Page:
Teens have a new place to learn beginning Saturday and it’s more cool than school. Shedd Aquarium is opening its new Teen Learning Lab free to all high school students to help them explore science in a whole new way.
Register by Friday afternoon
- Saturday’s open house will be 11 a.m.-3 p.m., Saturday.
- Starting Sept. 24, the lab will be open 4-8 p.m. Tuesdays and
Thursdays, 10 a.m.-3 p.m. Saturday.
- Entry is free. Students must have valid high school ID and
should check in at the Education Entrance on the north end of the
building. Walk-ins are accepted, but the release form must be
completed in advance.
- For more info: www.sheddaquarium.org/teenlab
Activities and Experiences: Some are ongoing and some are
periodic over the course of the open house.
- Animal Encounters
- ROV Challenge
- Squid Dissection & Exploration
- Great Lakes Field Research Experiences
- Animal Slides – Exploration and Analysis
- Exhibit Model Building 101
- Animal Training and Enrichment
- The Inside Scoop on Shedd Produced Television Commercials
- Coastal Ecosystem Learning Center: Student Summit Delegation –
Career Action Plan
- 1 sec Daily Cam Corner
- iMotionHD Mini Activity
- Collective Art Project
Although Shedd has provided programs for teens for 40 years, this is the first time the aquarium has offered a space just for teenagers, says Melissa Williams, vice president of learning at Shedd. It grows out of the demand for information Shedd has seen from this age group, particularly with annual science fair projects or career and college planning.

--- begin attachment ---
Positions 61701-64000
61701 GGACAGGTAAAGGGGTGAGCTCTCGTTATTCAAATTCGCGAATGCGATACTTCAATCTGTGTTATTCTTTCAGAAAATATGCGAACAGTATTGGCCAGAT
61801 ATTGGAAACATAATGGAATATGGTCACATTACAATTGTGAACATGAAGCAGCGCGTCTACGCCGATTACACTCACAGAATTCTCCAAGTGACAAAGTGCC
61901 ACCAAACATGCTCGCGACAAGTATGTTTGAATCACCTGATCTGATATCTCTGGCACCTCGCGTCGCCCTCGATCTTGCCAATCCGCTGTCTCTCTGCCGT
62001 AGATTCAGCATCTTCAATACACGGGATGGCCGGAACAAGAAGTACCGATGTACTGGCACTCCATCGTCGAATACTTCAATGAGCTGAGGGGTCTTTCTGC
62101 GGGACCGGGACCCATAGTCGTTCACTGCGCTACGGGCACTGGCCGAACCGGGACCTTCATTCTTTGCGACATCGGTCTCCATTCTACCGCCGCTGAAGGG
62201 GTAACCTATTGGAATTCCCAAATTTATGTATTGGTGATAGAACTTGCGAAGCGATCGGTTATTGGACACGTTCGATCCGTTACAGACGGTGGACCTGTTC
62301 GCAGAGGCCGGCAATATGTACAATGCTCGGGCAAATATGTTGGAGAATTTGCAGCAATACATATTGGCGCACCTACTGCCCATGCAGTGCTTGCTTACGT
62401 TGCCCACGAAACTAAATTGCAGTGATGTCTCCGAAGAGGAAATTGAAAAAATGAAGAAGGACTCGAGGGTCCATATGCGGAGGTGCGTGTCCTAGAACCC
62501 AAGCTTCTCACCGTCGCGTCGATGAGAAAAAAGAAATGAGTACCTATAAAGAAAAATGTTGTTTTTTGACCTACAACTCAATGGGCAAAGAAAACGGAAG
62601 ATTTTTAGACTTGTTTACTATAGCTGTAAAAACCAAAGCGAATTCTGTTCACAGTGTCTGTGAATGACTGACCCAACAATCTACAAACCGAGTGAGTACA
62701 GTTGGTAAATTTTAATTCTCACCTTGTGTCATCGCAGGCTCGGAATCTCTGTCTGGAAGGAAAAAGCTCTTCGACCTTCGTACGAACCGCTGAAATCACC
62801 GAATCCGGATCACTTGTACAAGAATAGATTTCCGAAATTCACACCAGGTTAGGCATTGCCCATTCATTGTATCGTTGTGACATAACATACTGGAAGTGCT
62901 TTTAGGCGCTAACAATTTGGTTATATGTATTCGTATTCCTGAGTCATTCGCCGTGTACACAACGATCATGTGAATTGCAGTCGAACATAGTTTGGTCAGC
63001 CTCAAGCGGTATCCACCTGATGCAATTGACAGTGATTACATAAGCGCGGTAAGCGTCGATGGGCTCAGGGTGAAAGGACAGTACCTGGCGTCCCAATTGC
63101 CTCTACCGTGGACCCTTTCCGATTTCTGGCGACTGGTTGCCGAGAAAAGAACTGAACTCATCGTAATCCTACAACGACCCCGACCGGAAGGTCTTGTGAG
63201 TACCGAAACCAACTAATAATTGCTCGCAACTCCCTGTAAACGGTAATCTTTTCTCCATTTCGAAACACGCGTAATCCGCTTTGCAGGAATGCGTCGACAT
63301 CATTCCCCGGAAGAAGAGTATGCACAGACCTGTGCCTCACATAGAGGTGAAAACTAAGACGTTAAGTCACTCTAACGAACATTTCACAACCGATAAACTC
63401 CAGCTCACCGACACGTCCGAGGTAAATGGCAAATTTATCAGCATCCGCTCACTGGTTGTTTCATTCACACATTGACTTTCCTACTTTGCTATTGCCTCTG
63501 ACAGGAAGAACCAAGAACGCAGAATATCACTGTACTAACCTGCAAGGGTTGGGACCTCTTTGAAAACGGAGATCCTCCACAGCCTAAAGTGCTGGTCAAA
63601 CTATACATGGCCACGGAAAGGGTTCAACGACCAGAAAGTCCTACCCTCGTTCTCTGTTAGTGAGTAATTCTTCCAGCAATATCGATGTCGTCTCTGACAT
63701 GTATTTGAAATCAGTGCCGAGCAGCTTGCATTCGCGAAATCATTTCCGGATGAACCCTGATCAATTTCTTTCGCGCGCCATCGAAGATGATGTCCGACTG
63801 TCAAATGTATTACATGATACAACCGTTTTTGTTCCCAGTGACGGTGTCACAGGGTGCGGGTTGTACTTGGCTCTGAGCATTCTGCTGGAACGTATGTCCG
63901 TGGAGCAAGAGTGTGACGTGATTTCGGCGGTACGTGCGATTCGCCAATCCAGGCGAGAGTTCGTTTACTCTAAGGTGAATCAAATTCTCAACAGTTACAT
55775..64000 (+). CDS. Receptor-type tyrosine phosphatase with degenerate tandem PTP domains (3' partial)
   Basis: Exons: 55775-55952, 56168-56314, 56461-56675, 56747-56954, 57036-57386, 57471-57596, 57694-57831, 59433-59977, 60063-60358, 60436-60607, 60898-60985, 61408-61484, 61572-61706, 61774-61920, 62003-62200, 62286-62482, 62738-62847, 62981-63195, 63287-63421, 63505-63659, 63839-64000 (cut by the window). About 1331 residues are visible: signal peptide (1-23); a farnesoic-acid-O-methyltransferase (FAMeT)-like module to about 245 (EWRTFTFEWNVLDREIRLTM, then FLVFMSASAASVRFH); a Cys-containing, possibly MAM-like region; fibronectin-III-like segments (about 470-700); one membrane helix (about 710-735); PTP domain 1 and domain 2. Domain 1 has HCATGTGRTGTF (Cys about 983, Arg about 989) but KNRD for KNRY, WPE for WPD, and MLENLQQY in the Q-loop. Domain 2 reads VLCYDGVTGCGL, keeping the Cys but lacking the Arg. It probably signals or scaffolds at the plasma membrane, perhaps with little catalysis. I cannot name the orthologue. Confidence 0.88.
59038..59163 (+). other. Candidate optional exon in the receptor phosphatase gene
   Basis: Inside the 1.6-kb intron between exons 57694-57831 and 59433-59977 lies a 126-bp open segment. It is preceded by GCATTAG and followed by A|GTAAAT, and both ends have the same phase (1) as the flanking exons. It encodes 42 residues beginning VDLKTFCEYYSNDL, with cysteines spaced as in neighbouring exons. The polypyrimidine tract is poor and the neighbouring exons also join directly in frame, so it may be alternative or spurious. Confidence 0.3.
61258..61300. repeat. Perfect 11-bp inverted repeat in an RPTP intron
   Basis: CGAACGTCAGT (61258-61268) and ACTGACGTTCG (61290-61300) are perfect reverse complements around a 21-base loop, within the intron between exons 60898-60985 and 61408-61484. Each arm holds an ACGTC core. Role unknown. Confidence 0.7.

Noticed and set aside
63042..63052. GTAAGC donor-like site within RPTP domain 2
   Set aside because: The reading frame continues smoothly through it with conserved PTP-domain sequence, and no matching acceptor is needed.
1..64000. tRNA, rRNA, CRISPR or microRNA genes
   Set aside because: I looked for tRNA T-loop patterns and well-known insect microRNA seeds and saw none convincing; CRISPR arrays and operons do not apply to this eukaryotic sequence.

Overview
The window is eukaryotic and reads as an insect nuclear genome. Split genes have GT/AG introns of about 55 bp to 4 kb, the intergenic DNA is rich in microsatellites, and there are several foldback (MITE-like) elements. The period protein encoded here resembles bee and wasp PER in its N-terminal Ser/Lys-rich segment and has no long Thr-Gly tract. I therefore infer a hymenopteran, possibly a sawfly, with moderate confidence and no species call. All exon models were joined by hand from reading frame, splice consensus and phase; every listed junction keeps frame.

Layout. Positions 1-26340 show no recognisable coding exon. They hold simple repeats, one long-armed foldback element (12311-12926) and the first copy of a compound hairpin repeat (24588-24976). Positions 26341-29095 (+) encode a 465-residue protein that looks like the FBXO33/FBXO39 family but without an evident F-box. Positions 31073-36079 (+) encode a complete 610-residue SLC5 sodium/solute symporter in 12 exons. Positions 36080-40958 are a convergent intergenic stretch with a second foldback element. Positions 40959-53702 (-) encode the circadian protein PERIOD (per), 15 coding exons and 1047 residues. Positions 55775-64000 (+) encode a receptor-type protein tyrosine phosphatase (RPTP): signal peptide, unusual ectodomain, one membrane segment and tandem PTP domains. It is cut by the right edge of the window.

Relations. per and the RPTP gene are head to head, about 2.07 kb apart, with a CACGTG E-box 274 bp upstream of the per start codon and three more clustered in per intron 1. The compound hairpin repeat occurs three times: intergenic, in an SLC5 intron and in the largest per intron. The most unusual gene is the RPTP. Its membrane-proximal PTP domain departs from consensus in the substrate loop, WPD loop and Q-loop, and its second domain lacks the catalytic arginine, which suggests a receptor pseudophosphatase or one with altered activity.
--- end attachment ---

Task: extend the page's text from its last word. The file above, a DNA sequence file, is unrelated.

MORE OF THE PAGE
The lab will allow the students to meet Shedd experts and work closely with biologists and the learning staff, while connecting digitally with other students and resources across the state and nation.
“We really wanted to find a way to help the kids help themselves but enable us to be there with them and give them what they were looking for,” Williams says.
Located in the aquarium’s Aquatic Education Center, the renovated classroom will allow teens to conduct scientific research, create multimedia products and participate in social media activities. It contains 10 laptop computers, 20 iPads and five desktop computers along with floor-to-ceiling whiteboards, LCD projectors and mp3 players. Local students active in Shedd’s teen programs helped create the new space.
Most of the programming will be created by teens, but Shedd is providing structured activities during this pilot phase.
“I think it would enable them really to have a much richer learning experience and not have to look so hard for those resources. They can be tough to look up. Hopefully this space can really connect them with a whole world of resources that’s even beyond Shedd,” Williams says.